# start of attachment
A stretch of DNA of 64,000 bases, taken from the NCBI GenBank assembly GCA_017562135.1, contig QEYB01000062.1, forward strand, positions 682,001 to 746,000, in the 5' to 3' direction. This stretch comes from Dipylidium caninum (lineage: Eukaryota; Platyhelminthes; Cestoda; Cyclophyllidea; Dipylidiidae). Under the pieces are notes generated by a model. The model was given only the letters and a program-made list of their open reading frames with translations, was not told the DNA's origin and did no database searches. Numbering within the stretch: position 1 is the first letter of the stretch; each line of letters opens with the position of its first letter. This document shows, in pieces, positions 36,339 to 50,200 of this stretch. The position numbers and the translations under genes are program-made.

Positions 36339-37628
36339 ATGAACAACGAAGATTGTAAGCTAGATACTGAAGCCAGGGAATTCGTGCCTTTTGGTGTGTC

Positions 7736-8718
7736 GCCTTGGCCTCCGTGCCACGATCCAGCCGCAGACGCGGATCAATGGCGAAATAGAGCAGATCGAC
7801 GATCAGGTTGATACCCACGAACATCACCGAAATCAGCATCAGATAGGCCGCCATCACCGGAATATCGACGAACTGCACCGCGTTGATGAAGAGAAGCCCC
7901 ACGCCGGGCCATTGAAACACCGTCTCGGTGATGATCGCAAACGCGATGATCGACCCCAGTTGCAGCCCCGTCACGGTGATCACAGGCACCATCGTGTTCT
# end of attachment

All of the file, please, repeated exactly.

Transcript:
A stretch of DNA of 64,000 bases, taken from the NCBI GenBank assembly GCA_017562135.1, contig QEYB01000062.1, forward strand, positions 682,001 to 746,000, in the 5' to 3' direction. This stretch comes from Dipylidium caninum (lineage: Eukaryota; Platyhelminthes; Cestoda; Cyclophyllidea; Dipylidiidae). Under the pieces are notes generated by a model. The model was given only the letters and a program-made list of their open reading frames with translations, was not told the DNA's origin and did no database searches. Numbering within the stretch: position 1 is the first letter of the stretch; each line of letters opens with the position of its first letter. This document shows, in pieces, positions 36,339 to 50,200 of this stretch. The position numbers and the translations under genes are program-made.

Positions 36339-37628
36339 ATGAACAACGAAGATTGTAAGCTAGATACTGAAGCCAGGGAATTCGTGCCTTTTGGTGTGTC

Positions 7736-8718
7736 GCCTTGGCCTCCGTGCCACGATCCAGCCGCAGACGCGGATCAATGGCGAAATAGAGCAGATCGAC
7801 GATCAGGTTGATACCCACGAACATCACCGAAATCAGCATCAGATAGGCCGCCATCACCGGAATATCGACGAACTGCACCGCGTTGATGAAGAGAAGCCCC
7901 ACGCCGGGCCATTGAAACACCGTCTCGGTGATGATCGCAAACGCGATGATCGACCCCAGTTGCAGCCCCGTCACGGTGATCACAGGCACCATCGTGTTCT